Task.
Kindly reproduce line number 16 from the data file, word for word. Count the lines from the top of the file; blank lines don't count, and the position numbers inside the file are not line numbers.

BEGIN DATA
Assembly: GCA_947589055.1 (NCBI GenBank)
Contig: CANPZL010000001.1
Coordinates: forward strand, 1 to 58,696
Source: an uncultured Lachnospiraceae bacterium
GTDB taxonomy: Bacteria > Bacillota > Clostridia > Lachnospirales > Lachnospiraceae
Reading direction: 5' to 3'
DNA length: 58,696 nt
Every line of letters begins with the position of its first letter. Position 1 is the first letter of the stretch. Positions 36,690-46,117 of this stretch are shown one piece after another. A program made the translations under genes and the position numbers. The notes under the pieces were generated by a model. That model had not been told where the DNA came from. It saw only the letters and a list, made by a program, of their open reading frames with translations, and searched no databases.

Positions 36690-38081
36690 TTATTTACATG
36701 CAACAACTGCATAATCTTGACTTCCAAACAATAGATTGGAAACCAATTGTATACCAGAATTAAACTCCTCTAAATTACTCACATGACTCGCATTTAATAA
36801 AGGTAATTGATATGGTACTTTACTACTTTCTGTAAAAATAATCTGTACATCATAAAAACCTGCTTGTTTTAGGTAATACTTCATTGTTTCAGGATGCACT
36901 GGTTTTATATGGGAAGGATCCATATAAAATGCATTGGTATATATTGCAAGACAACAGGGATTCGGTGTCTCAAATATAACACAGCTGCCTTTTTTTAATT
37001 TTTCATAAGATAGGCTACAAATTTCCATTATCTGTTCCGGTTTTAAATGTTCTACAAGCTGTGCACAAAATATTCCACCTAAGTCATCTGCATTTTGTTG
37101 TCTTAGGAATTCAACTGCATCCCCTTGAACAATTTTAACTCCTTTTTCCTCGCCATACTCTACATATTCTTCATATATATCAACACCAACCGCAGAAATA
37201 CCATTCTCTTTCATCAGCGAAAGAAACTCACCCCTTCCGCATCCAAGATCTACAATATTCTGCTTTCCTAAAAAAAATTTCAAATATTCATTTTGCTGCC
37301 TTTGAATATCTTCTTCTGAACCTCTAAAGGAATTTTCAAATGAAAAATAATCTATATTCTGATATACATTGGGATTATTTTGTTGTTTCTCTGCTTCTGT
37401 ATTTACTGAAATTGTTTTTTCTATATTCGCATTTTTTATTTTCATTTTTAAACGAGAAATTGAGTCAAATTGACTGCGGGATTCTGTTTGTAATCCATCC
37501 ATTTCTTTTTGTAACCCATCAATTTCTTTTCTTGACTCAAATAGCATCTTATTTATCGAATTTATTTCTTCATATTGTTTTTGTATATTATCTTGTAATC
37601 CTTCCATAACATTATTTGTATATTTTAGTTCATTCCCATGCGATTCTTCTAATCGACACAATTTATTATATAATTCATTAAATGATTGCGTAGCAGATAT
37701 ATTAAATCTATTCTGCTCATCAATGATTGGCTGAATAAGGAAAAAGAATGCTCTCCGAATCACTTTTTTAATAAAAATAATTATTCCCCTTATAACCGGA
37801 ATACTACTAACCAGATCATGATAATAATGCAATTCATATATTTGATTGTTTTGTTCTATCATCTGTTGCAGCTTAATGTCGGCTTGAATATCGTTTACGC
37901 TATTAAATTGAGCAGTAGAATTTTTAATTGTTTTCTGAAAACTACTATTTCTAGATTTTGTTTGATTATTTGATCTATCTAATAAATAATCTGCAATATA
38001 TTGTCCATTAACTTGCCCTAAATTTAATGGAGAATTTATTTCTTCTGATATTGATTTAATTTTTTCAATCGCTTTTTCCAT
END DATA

37201 CCATTCTCTTTCATCAGCGAAAGAAACTCACCCCTTCCGCATCCAAGATCTACAATATTCTGCTTTCCTAAAAAAAATTTCAAATATTCATTTTGCTGCC